Text by Louis Beausoleil. Image credits – Dan Morgan
Perhaps the most glamorous, elite and exclusive automotive event of them all, Concorso d’Eleganza Villa d’Este finally took place over the past weekend on the shores of stunning Lake Como. While the Hendon Way Motors team sadly couldn’t attend the event this time round, there was one particular car we spotted all over our social feeds which caught our eye…
But first, some backstory.
In the mid 90s, Porsche faced a serious rival at the 24 hours of Le Mans: McLaren. Taking overall victory at the 1995 race with their new F1 GTR, McLaren successfully beat the German automaker and in no small fashion too, with McLarens taking four out of the top 5 positions, all in their first year competing. As expected, Porsche were not very happy about this, and set their sights on not only retaking the crown in 1996 but creating a new, radical racecar, the likes of which the world had never seen.
Porsche’s venerable 962 chassis, while brilliant, was outdated, and their 911 was in a lower class and simply couldn’t keep up with the McLarens and their thunderous V12s. So, they turned to a man called Norbert Singer, the head of Porsche’s racing division who had been a key element in seven Porsche victories at Le Mans in the past, ranging from the legendary 917 in the 70s, the 962 and the UFO-like 935.
For the 1996 race however, Singer had to deal with a new set of GT1 regulations for Le Mans. In order to qualify for the race, manufacturers had to build and produce one road-legal version of their racecar which was on sale to the public. These homologation rules were followed by every manufacturer competing – the McLaren F1 GTR was derived from the F1 road car, the Ferrari F40LM from the F40 road car and so on. However, Singer found a loophole in these regulations – he turned the rule on its head and decided to design the racecar first, then develop a road-legal version. This purpose-built racecar could be more powerful, aerodynamic and serve as a true rival to the F1 GTR.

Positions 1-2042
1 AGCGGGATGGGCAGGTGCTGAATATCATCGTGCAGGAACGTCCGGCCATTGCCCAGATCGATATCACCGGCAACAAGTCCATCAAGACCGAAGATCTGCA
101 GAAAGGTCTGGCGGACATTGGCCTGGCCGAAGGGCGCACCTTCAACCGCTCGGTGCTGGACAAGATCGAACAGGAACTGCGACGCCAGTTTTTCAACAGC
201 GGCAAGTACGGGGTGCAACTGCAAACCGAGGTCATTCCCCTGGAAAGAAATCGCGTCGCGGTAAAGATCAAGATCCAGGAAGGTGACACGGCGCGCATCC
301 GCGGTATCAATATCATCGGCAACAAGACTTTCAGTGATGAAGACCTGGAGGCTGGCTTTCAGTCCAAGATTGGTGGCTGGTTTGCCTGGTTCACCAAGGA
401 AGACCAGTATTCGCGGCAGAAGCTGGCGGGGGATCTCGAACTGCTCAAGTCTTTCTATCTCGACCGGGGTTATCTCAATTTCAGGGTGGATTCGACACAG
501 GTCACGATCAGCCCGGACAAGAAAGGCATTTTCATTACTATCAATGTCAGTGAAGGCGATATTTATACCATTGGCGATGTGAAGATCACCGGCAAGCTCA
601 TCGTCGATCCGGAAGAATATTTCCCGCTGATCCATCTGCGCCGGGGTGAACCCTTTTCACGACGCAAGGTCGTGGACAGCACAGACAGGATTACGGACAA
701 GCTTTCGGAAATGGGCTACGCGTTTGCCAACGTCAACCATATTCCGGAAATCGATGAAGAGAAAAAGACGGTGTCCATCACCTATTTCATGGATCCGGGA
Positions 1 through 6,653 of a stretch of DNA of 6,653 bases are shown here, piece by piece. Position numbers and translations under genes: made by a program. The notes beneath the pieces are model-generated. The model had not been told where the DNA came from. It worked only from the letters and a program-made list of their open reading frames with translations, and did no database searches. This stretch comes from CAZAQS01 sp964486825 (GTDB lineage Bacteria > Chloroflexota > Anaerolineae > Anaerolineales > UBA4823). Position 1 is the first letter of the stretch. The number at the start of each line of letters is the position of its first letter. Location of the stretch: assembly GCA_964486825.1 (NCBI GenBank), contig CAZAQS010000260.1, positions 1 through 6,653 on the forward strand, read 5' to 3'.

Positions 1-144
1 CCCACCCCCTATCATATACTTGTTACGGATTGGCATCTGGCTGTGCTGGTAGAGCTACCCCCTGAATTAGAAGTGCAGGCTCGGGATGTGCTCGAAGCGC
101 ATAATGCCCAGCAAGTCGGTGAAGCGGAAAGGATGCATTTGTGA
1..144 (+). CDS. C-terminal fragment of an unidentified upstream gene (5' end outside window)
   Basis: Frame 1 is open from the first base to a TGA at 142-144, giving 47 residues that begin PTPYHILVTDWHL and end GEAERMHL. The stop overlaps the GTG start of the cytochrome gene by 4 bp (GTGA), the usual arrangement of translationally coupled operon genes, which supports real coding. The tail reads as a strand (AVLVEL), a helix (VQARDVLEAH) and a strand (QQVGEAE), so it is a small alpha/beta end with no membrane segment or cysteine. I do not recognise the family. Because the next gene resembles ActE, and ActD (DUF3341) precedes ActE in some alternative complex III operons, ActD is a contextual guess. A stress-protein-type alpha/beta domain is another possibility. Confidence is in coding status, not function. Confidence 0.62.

Featuring a mid-engine design, carbon fibre bodywork (visually based on the 993 generation of the 911), a 3.6 litre flat six developing 600 horsepower, and total kerb weight of just 1050 kg, the new 911 GT1 proved to be quite the monster when it hit the world’s circuits in the 1996 season. And after approval by the German government of the GT1 Straßenversion (Street Version), the GT1 racecar was allowed to compete at Le Mans, beating McLaren in the GT1 class and only losing overall to another type of Porsche in a separate class, the WSC-95.
Image credits – Zach Brehl (@zachbrehl)
The 911 GT1 Straßenversion is an incredibly rare car as only a handful were ever produced. As it was a racecar turned road car, it features a slightly higher ride height, leather interior elements and a slightly less powerful engine making 544 horsepower, but is essentially the same as the Le Mans example.
This particular GT1 is one of two prototypes and is part of a collection in Bahrain, and you can just about see the resemblance to the 993 911 with its solid taillight bar and front end indicator lamps. Hopefully the owner gets as much use out of it as Porsche did in 1996 – we can imagine the GT1 to be quite the weapon to drive on the road let alone on a track.
Porsches are some of our favourite cars we’ve had in stock, so the story of this extreme racer really resonated with us – hopefully we’ll be able to see one for real soon – in the meantime if you’re looking for a 993 911 (the car the above GT1 was visually based on) get in touch! We’ve got a whole roster of 993 Porsches including a new-in Zenith Blue Carrera S with only 68,000 miles available at our London showroom.
Image credits – Louis Beausoleil